It is within this tribal-irrational-patriarchal context that the metaphor of the family creates its own semantic field and exercises its manipulative power.
It is surprising but true that the family metaphor hardly ever surfaces in a pure form within the political rhetoric of the era before the emergence of the first Yugoslav state. In 1867, when the leaders of the Croatian National party agreed with the Serbian government about the necessity of creating a joint state, allusions were made to the historical kinship of the peoples inhabiting the region. But on this occasion the formula declared that the "Southern Slavic tribes" needed to be united. The country as a family became a more widespread theme under Tito. It was he who spoke about brotherhood, about a common Yugoslav identity and who always tried to suggest that he is the head of this family, the father, tacitly appointing himself as the paterfamilias of the Yugoslav nation. (Not all East European dictators dared to assume overtly the title of the Father of the Nation as did Kemal Ataturk who boasted in a similar vein of having created a nation.)
The central family metaphor of the era of 'peaceful socialism' in Yugoslavia was used by the director Emir Kusturica in his film Father on a Business Trip. Under the conditions of totalitarian dictatorship the family was only point of certainty, the hinterland to which the humiliated and persecuted individual could retreat.
The man of our time creates the epoch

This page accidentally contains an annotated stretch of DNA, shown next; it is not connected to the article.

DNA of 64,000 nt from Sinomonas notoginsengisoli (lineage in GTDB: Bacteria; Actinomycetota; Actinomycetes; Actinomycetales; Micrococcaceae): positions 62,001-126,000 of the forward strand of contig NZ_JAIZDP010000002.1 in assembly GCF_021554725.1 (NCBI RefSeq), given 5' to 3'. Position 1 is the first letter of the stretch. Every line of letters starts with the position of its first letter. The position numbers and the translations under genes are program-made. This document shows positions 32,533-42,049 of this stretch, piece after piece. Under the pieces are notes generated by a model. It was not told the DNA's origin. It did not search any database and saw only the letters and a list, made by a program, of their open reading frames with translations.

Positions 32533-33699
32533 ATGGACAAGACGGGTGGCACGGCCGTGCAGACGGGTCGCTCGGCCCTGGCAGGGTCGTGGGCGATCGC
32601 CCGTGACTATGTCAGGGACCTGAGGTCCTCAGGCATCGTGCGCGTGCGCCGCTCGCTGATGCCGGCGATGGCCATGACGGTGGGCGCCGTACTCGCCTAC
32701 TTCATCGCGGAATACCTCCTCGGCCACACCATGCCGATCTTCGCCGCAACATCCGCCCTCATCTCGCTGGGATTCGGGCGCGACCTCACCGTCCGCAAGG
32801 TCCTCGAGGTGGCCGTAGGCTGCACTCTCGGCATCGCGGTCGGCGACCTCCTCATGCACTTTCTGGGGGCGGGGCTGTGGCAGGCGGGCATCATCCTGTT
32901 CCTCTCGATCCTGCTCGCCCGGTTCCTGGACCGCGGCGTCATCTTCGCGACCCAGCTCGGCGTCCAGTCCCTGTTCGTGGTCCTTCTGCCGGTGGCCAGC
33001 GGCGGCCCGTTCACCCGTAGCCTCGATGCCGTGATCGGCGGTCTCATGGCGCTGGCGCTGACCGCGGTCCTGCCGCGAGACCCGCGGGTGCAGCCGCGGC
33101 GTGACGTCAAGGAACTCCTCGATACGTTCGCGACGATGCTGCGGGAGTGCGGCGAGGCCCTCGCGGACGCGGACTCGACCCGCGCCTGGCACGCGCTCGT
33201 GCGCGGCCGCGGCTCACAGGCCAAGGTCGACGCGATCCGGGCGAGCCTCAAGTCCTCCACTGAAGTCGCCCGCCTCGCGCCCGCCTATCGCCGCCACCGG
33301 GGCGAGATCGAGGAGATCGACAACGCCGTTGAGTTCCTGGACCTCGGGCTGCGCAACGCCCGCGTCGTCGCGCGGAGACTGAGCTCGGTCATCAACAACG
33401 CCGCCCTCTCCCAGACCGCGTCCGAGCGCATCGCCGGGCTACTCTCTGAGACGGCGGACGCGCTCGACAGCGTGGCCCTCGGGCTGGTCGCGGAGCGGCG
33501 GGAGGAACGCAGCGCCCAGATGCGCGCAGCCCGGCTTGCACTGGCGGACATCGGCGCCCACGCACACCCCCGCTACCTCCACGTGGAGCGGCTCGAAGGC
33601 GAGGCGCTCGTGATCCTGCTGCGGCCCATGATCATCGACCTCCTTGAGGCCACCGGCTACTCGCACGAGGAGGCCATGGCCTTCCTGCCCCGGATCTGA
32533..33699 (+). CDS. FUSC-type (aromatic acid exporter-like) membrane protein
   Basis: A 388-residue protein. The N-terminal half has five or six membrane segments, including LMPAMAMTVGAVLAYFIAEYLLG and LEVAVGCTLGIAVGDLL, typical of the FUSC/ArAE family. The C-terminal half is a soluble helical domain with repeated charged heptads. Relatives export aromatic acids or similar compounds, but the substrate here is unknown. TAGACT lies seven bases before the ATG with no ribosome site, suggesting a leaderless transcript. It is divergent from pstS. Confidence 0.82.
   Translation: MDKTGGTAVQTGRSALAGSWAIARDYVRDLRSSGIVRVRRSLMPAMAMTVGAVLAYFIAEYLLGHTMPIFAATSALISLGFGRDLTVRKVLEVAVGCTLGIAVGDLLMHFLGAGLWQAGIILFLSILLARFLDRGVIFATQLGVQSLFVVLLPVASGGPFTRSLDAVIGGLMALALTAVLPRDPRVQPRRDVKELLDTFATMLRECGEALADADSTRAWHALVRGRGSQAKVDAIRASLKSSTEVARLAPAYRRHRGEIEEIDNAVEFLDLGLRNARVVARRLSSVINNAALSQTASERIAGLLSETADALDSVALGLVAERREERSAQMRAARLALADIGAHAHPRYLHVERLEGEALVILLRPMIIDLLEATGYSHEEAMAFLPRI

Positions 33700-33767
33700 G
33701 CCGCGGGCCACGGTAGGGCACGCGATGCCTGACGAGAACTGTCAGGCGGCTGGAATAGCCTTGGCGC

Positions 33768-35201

Kusturica has always been a man of his times, then and now. Underground (1995), a movie made with massive state subsidies is a veritable encyclopaedia of techniques of manipulation. Even so, in Cannes it was given the Palme d'Or Award, fulfilling the most daring dreams of Belgrade ideologues: the West found a narcissistic pleasure in rewarding the movie for reflecting all the typical Western misconceptions. Underground proved to be the source of an inexhaustible historical metaphor. It simultaneously exposed the supposed anti-Serbian manipulations of other nationalities, (in Renata Salecl's terminology this amounts to mythologising of nationalism), Communist ideology (in Salecl: bourgeois liberalism), the loss of traditional values (the patriarchal metaphor), and the corruption of the West (thus utilising traditional Stalinism). In other words, everybody received a spectacular chastisement, and yet all parties seemed very satisfied with the end product.
Underground is another film in which 'history at large' is brought closer to the viewer through a family, more precisely by a love triangle simulating a family. In the story, which begins during the Second World War, two Southern macho types fight for the heart of the actress Natalia. They are embodiments of two common stereotypes of Communist resistance fighters. One is Crni, the sucker with a pure heart, who has a true faith in the ideal and is thus easily manipulated. The other is Marko, the intellectual, careerist, money-minded manipulator who never loses out on any situation.
In accordance with the patriarchal stereotypes, women are never seen as anything other than a means to satisfy the possessive greed of men, a mere tool in any given situation - even ready to "collaborate" with a Nazi officer. Natalia has no principles, and instead is subservient to the intentions and designs of the two men, even though all she dreams about throughout the film is a conventional, peaceful family life. Within the context of the film both men have a 'claim' to this woman, each considers her 'his' wife.